Children come into Care for a vast number of specific different reasons, but almost always the problems can be summed up as poor Care in their real home; abuse and neglect being the basis of the overwhelming majority of requests to courts to bring children into the proper Care which the system relies on; fostering.
We had a child come to us for another reason once, a shocking reason but not bereavement, I'm not opening his case here, not today, probably not ever. I mention it because it was unusual, so the point is we had to throw the guide book out of the window and worked with Blue Sky to provide some custom-built care.
If my understanding is correct the person who has asked is a brand new foster carer, about to get their first placement, and the child has lost a parent through bereavement.
The child's privacy is terribly important, so we have to think about how to help the placement without knowing any specifics which might identify the child, or allow the child to identify themselves should they become a reader or contributor to the blog; unlikely, one might say, but in fostering you have to take no chances. Since the carer who has made the request has attached their name I'm going to ask the carer to make do with general observations rather than anything tailor-made.
I suppose my first thought is that, as per usual, the carer will be told as much of the child's background as possible and in this case I assume this information would include the circumstances surrounding the bereavement including everything that's known about the child's relationship with the parent and the impact of the loss up until the present moment.
I'd suggest; use your social worker's expertise.
The specifics of each unique foster placement are what your social worker is for. We mustn't forget they are highly trained in (almost) every eventuality and their advice and support is based on the decades of research and proven practices which are being constantly refined and distilled into the years of training they've undergone; trust them. I get peeved when I hear one or two foster carers moan "They should come and do my job for a week", I always think to myself "They could; you should go and do their job for a week, you wouldn't know where to start".
I'd suggest; ask anyone you know who has first-hand or second-hand experience of a child losing a parent when they were young, or lost a partner when their children were young. It's thankfully rare (well it is here, in modern Britain), but it happens.
One of my placements was due to start at a new Primary school one Septemeber and on the last day of the holidays we'd gone to the park to play, the child and me. Most of the other children were in little groups or gangs. We were on our own. There was another child, same age as mine, the mum had spread a blanket under a tree and was sitting, the child seemed detached and looked a bit lonely. We set up about twenty yards from them and our ball kept going over their way. Eventually the child started knocking it back to us and after about ten minutes I included the child in our game.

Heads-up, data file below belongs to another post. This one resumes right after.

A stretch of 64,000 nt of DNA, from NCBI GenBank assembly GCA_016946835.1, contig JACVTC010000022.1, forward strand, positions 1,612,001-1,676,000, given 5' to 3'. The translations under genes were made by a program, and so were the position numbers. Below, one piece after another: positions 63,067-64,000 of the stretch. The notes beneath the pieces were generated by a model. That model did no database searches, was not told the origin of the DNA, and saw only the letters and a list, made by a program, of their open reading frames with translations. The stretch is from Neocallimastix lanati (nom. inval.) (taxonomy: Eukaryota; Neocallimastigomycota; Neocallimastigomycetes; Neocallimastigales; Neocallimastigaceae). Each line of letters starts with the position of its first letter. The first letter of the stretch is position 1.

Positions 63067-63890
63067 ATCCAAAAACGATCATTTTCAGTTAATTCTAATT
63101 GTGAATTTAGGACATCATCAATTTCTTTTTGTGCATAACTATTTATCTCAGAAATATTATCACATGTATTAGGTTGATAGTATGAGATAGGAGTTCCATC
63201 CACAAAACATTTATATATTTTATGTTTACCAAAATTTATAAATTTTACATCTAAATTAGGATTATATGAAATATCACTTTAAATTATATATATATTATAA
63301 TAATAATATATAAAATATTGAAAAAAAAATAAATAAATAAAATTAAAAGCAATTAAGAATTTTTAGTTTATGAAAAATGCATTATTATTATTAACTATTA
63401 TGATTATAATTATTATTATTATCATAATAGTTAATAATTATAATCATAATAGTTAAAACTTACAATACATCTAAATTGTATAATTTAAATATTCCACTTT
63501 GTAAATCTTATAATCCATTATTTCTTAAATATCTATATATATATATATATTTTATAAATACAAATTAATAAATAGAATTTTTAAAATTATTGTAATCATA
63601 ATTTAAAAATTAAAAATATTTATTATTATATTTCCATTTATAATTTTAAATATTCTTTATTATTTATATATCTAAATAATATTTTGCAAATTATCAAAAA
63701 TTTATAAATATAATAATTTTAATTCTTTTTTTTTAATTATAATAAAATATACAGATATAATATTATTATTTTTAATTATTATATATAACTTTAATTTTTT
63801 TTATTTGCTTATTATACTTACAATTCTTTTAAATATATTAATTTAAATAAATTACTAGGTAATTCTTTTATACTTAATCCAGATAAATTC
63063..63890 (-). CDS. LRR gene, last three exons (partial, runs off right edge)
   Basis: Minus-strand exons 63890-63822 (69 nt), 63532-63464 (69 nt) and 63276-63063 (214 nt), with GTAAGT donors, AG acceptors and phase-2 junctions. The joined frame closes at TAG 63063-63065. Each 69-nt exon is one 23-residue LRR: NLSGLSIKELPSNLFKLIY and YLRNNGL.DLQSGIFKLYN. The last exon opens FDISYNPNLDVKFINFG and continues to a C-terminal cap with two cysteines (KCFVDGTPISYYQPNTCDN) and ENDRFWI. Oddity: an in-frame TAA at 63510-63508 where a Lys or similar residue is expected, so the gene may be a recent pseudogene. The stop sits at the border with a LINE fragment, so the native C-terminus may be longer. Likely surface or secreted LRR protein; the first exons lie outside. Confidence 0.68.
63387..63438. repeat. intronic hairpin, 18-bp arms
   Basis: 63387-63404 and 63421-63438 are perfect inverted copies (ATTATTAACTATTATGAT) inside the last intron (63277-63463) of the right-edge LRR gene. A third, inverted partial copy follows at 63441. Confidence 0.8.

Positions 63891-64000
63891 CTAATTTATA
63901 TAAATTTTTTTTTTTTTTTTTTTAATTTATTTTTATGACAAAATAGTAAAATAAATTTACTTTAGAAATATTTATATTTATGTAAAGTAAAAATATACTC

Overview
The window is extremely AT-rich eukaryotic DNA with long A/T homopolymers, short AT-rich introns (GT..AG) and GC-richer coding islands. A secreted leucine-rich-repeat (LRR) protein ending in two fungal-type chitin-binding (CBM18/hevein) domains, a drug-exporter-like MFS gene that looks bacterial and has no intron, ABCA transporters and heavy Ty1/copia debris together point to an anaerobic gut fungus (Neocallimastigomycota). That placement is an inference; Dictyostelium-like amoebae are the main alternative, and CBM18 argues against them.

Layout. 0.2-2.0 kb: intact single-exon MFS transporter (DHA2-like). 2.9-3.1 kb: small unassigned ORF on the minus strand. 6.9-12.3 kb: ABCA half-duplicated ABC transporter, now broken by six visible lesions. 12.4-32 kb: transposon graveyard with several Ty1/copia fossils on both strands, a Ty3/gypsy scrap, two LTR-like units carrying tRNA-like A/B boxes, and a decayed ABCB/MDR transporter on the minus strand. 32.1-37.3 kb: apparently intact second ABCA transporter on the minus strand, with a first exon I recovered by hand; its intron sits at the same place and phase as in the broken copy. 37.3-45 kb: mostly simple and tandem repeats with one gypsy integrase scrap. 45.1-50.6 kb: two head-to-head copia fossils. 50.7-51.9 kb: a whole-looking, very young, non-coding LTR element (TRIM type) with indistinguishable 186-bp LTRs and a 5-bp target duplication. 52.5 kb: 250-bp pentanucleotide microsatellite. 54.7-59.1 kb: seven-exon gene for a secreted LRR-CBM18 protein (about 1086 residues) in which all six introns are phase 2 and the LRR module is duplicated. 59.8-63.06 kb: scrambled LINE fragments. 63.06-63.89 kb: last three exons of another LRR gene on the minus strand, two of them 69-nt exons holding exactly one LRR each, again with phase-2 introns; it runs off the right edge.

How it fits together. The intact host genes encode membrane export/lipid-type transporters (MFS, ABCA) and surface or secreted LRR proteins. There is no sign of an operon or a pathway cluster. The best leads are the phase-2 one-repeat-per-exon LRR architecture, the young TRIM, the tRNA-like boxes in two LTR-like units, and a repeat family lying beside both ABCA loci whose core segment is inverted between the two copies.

But the child never rocked with it; moved slowly - almost painfully - never spoke, had a long face, sad eyes.
We started our picnic, they had one too, I got talking to the mum having sent the children to find dandelions to tell the time.
Turned out they'd both be starting the same new school on the same day. We swapped mobile numbers.
Her husband, the child's father had died of a heart attack aged 33.
My foster child told me later they weren't going to be friends because the other child didn't have much to offer. I used to watch the child get dropped off at school in the morning; always alone, and stayed alone, staring into puddles. I watched the mum waiting at 3.30 to collect, always alone.
I guess what little I know about the impact of losing a parent when young (and the above is my only recent second-hand experience) is that, in this case, it knocked the stuffing out of living for the child and the mum; and how could it not; the shock, the totality, the unfairness (all those other children with mummies and daddies, all those other mums with hubbies to share with).
I suppose one thought I could contribute is that the Carer of a child who has lost a parent must protect themselves against contracting the sadness and other negatives which might accompany the child into your home. Give them the best, but look after yourself and your own heart.
Sorry I can't be more help; I lost my dad but I was 45. My partner's dad was killed by persons unknown when he was 24. I've seen strong self-sufficent adults need a year to get over it. I know a man who never has, and never will get over it.
There are plenty of books about the grieving process but I doubt there's much on helping a foster child grieve.
I wish you and the child every success; good times to go with the inevitable bad, peace and lots and lots of love.